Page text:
Having said that, I was stunned and disappointed to see a Rick Stein recipe using swordfish, taken from one of his recipe books, in the Christmas issue of Essentials magazine.  Maybe Rick Stein and his restaurants would only ever use sustainable fish and seafood.  I’ll give him the benefit of the doubt.  But for the rest of us, whilst it is possible to buy ‘sustainable’ swordfish, there is an awful lot of unsustainable swordfish packaged up for supermarkets and fishmongers too.  How many people really think about the implications of what they are putting on their plates?


Sustainable (adj).

  • able to be used without being completely used up or destroyed
  • involving methods that do not completely use up or destroy natural resources
  • able to last or continue for a long time
  • capable of being maintained at a steady level without exhausting natural resources or  causing severe ecological damage.

Derivation: Sustain + able, from Middle English suste (inen, coming from Anglo-French sustenir (Old French and Latin sustinēre to uphold).  First known use: 1727.


Swordfish may be found all over the world, but that is not to say that global stocks are healthy.  In some locations numbers are in severe decline due to overfishing.  Worldwide, the vast majority of swordfish commercial fishing is done using long lines.  It is an unbelievably unsustainable, un-environmentally sensitive fishing technique.  Literally a really, really long length of fishing line, with thousands of hooks on it.  Lines can be as ‘small’ as a couple of kilometres long,  right up to 100 kilometres  (that is not a typo – 100 kilometres!), with secondary hooked lines branching off the main line.

The long lining fishing industry is ripping the swordfish out of the oceans in huge numbers.  It might make you think that if those numbers are being caught then there must be plenty to go around.  But we are literally fishing an ever dwindling pool of supply.  The huge scale, highly efficient fishing techniques today mean that swordfish populations are being hit far faster than they can reproduce in order to maintain a sustainable population.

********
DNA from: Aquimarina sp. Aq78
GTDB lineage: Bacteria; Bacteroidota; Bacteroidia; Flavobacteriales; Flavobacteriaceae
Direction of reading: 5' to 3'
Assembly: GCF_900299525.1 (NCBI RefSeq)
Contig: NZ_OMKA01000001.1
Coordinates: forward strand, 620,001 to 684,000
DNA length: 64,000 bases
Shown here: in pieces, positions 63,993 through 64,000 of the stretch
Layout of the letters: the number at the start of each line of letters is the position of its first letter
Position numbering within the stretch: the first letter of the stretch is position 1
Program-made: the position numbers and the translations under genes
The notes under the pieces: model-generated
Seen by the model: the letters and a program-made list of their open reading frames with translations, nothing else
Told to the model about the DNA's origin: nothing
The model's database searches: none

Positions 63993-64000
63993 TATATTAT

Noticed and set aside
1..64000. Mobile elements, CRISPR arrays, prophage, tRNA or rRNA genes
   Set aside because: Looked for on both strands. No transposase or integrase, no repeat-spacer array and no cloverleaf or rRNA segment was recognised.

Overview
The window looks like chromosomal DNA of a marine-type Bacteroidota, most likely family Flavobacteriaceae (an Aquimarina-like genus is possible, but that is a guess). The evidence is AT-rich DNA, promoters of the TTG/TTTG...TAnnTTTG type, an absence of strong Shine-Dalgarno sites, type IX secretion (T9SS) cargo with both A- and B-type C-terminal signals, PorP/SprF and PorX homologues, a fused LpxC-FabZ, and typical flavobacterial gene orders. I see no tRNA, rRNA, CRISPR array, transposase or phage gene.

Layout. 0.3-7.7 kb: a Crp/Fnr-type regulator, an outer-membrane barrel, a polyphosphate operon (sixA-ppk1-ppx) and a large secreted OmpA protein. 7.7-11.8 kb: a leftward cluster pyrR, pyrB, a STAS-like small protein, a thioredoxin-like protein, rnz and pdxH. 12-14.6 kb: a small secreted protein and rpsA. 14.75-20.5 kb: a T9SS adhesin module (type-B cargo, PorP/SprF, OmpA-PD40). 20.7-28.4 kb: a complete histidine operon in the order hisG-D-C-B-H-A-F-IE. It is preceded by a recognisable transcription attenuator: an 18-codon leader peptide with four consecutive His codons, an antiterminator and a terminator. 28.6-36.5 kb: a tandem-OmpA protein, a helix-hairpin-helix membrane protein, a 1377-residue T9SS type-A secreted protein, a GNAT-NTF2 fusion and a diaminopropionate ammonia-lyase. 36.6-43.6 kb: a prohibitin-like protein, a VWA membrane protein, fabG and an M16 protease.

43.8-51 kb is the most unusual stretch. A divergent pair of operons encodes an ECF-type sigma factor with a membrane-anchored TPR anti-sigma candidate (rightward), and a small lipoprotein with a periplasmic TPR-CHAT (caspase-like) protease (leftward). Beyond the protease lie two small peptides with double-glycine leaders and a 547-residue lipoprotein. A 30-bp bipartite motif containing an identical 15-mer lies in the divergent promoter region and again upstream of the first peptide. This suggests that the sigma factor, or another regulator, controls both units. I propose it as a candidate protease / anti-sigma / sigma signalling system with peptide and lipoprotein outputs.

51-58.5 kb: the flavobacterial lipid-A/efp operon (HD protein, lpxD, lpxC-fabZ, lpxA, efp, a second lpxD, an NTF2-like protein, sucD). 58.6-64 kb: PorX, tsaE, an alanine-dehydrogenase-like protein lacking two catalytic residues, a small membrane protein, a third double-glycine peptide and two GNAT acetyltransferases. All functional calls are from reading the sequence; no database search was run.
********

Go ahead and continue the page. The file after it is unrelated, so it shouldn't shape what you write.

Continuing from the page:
Swordfish happen to have particularly slow reproduction and maturation rates.  But they are certainly not the only fish to be affected by the imbalance between our plundering of the oceans, and the breathing space we are allowing fish stocks, in order to enable them to replenish and recover.


Plenty more fish in the sea?


Aside from the fact that a fishing line extending tens of kilometres can take huge numbers of fish out of the water, indiscriminate of maturity and size, it also takes horrifying amounts of by-catch.  By-catch is anything other than the unintended fish species.  It includes other (potentially less sustainable) species of fish, as well as sea turtles, sharks, whales, dolphins, seals and sea birds. And much of that wasted sea life is hauled into the boat, unhooked and then dumped overboard, dead or dying.

I think too many food industry leaders, chefs, consumers and foodies have gone on for far too long turning a blind eye to the scale of the environmental havoc we are wreaking for the fish on our plates.  It doesn’t help either that, for many people, what is going on under the waves is literally ‘out of sight, out of mind’.  So whilst I don’t think the blame rests with them alone, I do think it is at best deeply unhelpful, when celebrity chefs, food writers and other influential people in the food industry don’t do their utmost to dispel misinformation and encourage a more sensitive and sustainable approach to food consumption.

The Marine Stewardship Council (MSC) is a British organisation which is trying to set new standards for a global approach to sustainable fishing practices.  It says:

“Our vision is for the world’s oceans to be teeming with life – today, tomorrow, and for generations to come.

By choosing MSC labelled seafood, you reward fisheries that are committed to sustainable fishing practices.”

Organisations like MSC and marine conservation charities and organisations such as Bite-Back, Marine Conservation Society UK, Sea Shepherd, Ocean Elders (to name just a tiny number of the many globally established marine focused charitable organisations) do incredible work influencing global policy and legislation, raising funding and awareness to support the cause.  But they can struggle to reach those who aren’t already tuned in to the marine conservation and protection agenda.  Which is where celebrity endorsement and support comes in.